Shadow. God, what a woman! Never had he seen her like. She was beautiful, bold, dynamic, and sensuous beyond all belief. And she treated him like a man. Arthur felt a fierce glow of pride awakening at the thought of this, for Shadow made the women who had treated him with such disdain look like a bad joke.

This is where I belong, he thought. In the Confederacy, he had walked hunched over. His skin had looked pale and pasty. Now he walked with head held high. He looked healthy and invigorated. His frame had filled out. Here he breathed clean mountain air. He performed meaningful productive labor instead of inane tasks. He realized he mattered and thought, I’m home.

These thoughts passed through Arthur’s mind as he listened to Shadow narrate some of her adventures for his entertainment. The conversation took a more serious turn when she told him, “There could be more trouble on the way. Will you stay and fight?”

“Fight? You bet I’ll fight.”


It wasn’t long after that when Pops and Christian returned from their vigil. They had nothing to report.

“That doesn’t mean they won’t show up,” Pops told the rest, “Since they hit your place early on, they might hold off until the wee hours before dawn. Or they might not come at all.”

Shadow and Arthur took the next patrol. Arthur had never been on horseback before coming to the Settlements, but he’d been in the saddle a number of times since. In any case, the mare was gentle enough for a novice rider. Christian didn’t care to see the two of them ride off together, but refused to admit to himself that he was feeling any sort of jealousy.

After the pair had departed, Christian asked Pops if there was much money in moonshine. In answer, Pops conducted Christian to a small safe in the back room and opened it. Within it were stacks of bills, fastened by rubber bands, of various denominations.

“Islamic States currency is good for personal transactions in most of this end of the Border Region,” Pops explained, “Come spring Shadow exchanges some it at her bank in Pittsburgh at the current rate. But take a look at this.”

Pops withdrew a single small stack of a different kind of currency. “Fuckin’ Euros,” he stated bluntly, “And the ISA insists they’re not a colony of Muslim Europe. Pah!” He tossed the wad of bills back into the safe, slammed the door and spun the lock.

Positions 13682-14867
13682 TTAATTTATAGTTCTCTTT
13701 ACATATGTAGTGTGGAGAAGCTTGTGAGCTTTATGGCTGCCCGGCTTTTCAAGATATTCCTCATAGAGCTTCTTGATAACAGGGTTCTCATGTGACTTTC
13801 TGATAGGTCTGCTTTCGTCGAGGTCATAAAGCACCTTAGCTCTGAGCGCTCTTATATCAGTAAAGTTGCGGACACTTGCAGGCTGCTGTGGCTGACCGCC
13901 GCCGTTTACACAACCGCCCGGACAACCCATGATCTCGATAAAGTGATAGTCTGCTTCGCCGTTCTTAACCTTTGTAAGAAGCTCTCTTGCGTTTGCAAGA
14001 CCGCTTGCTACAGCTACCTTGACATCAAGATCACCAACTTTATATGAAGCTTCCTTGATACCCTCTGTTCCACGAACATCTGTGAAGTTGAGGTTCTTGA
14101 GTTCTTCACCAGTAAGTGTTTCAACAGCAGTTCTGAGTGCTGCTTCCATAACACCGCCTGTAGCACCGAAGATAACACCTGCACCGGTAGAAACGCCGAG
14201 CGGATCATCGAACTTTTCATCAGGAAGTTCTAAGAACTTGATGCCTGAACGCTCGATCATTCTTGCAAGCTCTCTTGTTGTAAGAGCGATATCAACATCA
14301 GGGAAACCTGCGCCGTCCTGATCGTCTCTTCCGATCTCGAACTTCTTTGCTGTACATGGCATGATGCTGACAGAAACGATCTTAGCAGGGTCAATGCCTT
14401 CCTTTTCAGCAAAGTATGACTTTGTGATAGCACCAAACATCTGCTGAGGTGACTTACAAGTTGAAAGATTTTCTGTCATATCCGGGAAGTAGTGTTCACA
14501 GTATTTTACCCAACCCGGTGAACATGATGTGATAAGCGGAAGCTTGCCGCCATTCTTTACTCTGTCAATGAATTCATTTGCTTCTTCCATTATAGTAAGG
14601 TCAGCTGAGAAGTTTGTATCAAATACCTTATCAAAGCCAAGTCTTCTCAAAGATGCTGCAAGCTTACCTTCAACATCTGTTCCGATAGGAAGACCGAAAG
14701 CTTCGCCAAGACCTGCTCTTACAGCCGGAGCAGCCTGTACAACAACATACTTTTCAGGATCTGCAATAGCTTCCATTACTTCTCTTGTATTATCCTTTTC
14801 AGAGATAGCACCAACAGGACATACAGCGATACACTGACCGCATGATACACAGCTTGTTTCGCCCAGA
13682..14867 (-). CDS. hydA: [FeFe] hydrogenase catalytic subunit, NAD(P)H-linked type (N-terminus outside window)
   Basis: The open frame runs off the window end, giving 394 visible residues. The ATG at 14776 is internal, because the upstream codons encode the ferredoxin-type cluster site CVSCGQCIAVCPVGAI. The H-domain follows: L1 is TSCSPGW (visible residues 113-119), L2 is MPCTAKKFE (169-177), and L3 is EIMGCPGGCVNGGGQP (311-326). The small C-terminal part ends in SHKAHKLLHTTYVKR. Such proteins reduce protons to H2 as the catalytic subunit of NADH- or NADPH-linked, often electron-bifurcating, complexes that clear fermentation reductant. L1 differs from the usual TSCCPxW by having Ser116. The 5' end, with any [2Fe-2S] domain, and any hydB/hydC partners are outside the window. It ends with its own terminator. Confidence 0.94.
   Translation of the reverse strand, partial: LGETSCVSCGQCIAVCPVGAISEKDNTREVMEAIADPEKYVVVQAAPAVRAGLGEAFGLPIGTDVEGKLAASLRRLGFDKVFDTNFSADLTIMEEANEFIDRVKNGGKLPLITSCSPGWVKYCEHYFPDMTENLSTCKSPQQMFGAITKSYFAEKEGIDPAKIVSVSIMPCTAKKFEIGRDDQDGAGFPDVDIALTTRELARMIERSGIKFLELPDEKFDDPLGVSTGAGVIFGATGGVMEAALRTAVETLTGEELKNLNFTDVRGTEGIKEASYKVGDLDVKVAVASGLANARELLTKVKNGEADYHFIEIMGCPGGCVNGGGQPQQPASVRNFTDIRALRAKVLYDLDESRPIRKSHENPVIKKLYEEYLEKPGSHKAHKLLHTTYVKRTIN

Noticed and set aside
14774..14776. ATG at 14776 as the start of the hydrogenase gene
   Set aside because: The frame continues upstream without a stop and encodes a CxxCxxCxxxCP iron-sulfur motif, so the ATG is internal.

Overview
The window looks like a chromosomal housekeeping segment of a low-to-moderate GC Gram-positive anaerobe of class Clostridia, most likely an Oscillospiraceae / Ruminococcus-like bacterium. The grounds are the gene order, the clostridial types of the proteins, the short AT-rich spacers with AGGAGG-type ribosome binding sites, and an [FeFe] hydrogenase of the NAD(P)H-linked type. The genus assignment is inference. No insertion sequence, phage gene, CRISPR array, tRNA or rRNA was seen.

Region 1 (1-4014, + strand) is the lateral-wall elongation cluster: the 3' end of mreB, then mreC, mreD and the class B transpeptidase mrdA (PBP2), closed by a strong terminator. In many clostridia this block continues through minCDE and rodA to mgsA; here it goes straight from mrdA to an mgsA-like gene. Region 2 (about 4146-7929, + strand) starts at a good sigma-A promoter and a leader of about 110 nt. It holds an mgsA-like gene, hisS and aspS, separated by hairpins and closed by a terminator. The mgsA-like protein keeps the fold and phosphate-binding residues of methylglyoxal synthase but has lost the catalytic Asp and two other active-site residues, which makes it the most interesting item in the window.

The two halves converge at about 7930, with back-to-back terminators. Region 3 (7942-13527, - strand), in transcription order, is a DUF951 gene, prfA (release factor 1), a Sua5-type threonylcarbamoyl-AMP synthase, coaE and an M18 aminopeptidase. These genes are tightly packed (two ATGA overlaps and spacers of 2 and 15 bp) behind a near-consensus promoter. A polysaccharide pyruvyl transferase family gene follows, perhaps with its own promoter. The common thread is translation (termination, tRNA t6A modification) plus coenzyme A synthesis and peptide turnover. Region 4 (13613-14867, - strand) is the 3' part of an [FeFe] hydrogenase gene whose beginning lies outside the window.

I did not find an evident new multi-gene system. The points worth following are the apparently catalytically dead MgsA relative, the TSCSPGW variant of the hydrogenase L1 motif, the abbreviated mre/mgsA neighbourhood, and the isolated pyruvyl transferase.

Back in the living room, Pops and Leon filled Christian in concerning the history of the New Settlements.

After the War, the eastern part of the Old Union lay in ruins. The infrastructure was so badly wrecked that food and other essentials could not be transported any great distance. Relief efforts were spotty at best. Once things became better organized, people in blighted areas took to tilling what they cynically referred to as “defeat gardens.”

In the eastern rural regions, the Amish were instrumental in mentoring residents in the ways of self-sufficiency. Those residents in turn tutored others. After the Special Election and the subsequent Westsylvania secession, the Amish who had long dwelt in the northern and eastern parts of Pennsylvania chose to migrate rather than live under Islamic law. They resettled in what became the northeastern fringe of the Border Region.

In the meantime, adventurous Westsylvanians who felt they had sufficiently mastered the necessary skills opted to embrace the rugged frontier existence their ancestors had known. The New Settlements gradually formed in areas between Amish enclaves. As in the frontier days of old, there were brawls, feuds and other outbreaks of violence. But none raised a hand against the peaceful Amish, who were revered as mentors. Like frontier physicians, the couriers who regularly brought news of the outside world, and roaming troupes of entertainers, the Amish were considered untouchable.

By way of holding up his end of the conversation, Christian told of growing up in North Carolina and of life in the cities of the Confederacy.

“`The New American Confederacy,’” Leon sighed, “I can’t get over that. You have to understand that as a black man, the term `Confederacy’ has certain unpleasant connotations.”

“No one down there has a problem with it,” Christian informed him, “The name actually got started with the notion that it didn’t secede from the Old Union…”

“…The Union seceded from it. Yeah, I know. I heard it.”

Ignoring the interruption, Christian continued, “When they finally had the New Constitutional Convention, that became the name almost by default. That’s because everyone had already been using it for over ten years. So rather than call it something else, they just went with the name commonly used. By the way, black and white contributed equally to the new society. In fact, it was a couple of black clergymen who helped popularize the term `New American Confederacy’ during the previous decade. So race isn’t really an issue.”

“Maybe not. But class is.”

Christian didn’t have a rebuttal for that. For working class citizens of the Confederacy, opportunities for upward mobility were disgracefully few. But that state of affairs had hardly come about overnight. For well over half a century before the War and the breakup of the Old Union, American society had been polarizing along economic lines.